Madame Journo turns up nursing a hangover and is knocking back the water by the gallon to hydrate. She used to do the double bubble entries last season but this year seems to have wised up and only goes in for the longer one.

Bit of banter on the beach and then we’re off.

Strategy is to just swim and forget about strategy.

Shriek of brakes!

Cramp in the left foot after a bit of a dive and purpoise, pushing off hard from the shelly sand in the shallows – must be why they named it Shelley Beach.

The cramp is in the arch of the foot and stings more than a bit.

Instant calculation to just press on or call it quits, walk back up the beach and piss off back to Manly, find the wife, have breakfast and drive home.

Staggered about in the water on one leg, other one crossed over at the knee, massaging the foot arch and watching the remnants of the wave disappearing into the wide blue yonder.

Same part of the reptilian brain kicks in as in the Palm to Whale Beach swim two years ago when the brand new goggles were ripped off by a wave a couple of minutes after the start and it’s the rest of the race goggle-less – fire, ready, aim – just do it.

Start thrashing after the last of the last of the back of the pack and soon the cramp has been kicked out and it’s time to find a rhythm for the swim.

The swell is restive enough to bring on the old lift and look and anyway the tall buildings on the Manly seafront are sufficiently visible so that navigation shouldn’t be a problem.

But it is…for whatever reason…it is.

End up out on the lonesome trek in the middle of the bay with nary the splash of another swimmer about.

And in spite of the bright sunshine, the lazy rise and fall of the swell, the rows of Norfolk Island Pines along the beachfront packed with pre Christmas surf and sun lovers, the old heebie-jeebies start bubbling up from the deep unconscious.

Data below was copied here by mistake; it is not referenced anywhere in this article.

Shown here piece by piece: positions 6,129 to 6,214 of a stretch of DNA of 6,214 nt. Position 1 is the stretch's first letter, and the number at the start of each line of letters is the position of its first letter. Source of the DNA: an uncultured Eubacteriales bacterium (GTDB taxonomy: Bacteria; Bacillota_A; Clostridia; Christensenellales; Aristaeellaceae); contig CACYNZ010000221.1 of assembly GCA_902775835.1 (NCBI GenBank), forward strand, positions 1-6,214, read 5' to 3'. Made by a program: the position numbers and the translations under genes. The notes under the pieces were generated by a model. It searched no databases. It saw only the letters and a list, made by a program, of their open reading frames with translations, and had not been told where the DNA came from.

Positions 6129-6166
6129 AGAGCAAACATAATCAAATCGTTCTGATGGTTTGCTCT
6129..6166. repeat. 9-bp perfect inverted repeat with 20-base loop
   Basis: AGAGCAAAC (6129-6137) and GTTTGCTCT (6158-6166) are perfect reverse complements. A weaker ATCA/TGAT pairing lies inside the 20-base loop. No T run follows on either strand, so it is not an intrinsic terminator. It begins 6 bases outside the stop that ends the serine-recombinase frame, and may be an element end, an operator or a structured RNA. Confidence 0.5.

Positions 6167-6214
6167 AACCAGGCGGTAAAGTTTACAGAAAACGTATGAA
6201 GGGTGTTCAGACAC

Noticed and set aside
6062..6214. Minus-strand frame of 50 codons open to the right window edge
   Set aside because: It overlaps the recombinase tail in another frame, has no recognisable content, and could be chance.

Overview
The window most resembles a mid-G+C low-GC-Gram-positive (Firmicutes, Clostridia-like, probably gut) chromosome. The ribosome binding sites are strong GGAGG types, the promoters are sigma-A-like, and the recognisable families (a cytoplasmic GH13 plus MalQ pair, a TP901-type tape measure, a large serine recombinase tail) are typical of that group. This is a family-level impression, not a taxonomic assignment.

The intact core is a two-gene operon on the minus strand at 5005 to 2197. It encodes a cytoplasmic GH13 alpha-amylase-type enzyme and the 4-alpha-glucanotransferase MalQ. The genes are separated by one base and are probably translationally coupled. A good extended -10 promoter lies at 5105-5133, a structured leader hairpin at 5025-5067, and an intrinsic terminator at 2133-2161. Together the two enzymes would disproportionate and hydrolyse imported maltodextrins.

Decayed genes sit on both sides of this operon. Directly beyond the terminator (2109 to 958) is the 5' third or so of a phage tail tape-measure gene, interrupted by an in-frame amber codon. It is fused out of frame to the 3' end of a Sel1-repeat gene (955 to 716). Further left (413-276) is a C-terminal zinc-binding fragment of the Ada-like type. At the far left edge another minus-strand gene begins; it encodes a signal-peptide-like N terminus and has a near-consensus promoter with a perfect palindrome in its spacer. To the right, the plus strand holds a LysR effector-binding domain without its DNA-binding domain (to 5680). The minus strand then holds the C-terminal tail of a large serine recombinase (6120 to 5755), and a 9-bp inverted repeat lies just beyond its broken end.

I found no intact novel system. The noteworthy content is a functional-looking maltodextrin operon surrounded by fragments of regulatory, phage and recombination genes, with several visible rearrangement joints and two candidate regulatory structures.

Hasn’t helped having watched several episodes of Foxtel’s “Abalone Wars” recently with the young fella.

The show features the local Abalone divers off South Australia doing their daily grind harvesting giant sea slugs from the ocean floor while watching out for certain large white bellied beasties of ill repute who have been known to chow down on a diver, surfer or swimmer every now and again.

A couple of these fanged phantoms materialise between the ears of surfmuppet who responds with a mental rendition of “Frere est Jacques” to shut down the aberrant software loop trying to make a bollocks of the morning.

Soon a trio of other swimmers appear who apparently went through the break and thus ended up further out than most.


More company as us backmarkers converge on the first turning buoy.

Too much company with the ubiquitous buoy breast strokers zapping out their legs like Bruce Lee whacking the bad guys in Enter the Dragon.

Now the long swim back across the bay past the other buoys until Fairy Bower and then the turn for home with the same bit of bump and chop as in the 1km.

Just before that spotted what looked like a turtle deep down. Thought at first it was a ray. Turned head out of water to breathe. Turned back. Saw the pattern of what looked like turtle shell but then the creature had disappeared into the gloom.

This bucked the muppet up a bit and put a bit of a spring in the stroke for the final slog up to the sand.

Thrashed by all and sundry including the Journo who is casually munching an apple on the strand with an air of “what took you so long” about her. Joined by the wife and get a good goading and tormenting as only a brace of females can do when they have a hapless male a-roasting on the spit.

All that’s missing is an apple in the mouth.

Walk back to the main drag and the tide is now well high and blasting up against the sea wall on Marine Parade.

Manly is buzzing and the markets are doing a roaring trade with seasonal shoppers flocking to throw their geld at the stall holders in exchange for all kinds of trinkets, gadgets, garments and gewgaws.

Have the breakfast at Das Kaffeehaus (, served up by a young German waitress with a warm smile that would melt the ice off the north face of the Eiger.

The BIG breakfast – lashings of animal fat, mushrooms, bread, the lot – washed down by a couple of cups of coffee.

Tis the season to be jolly…

Now off home to snooze in front of the telly and watch the latest installment of “Abalone Wars”.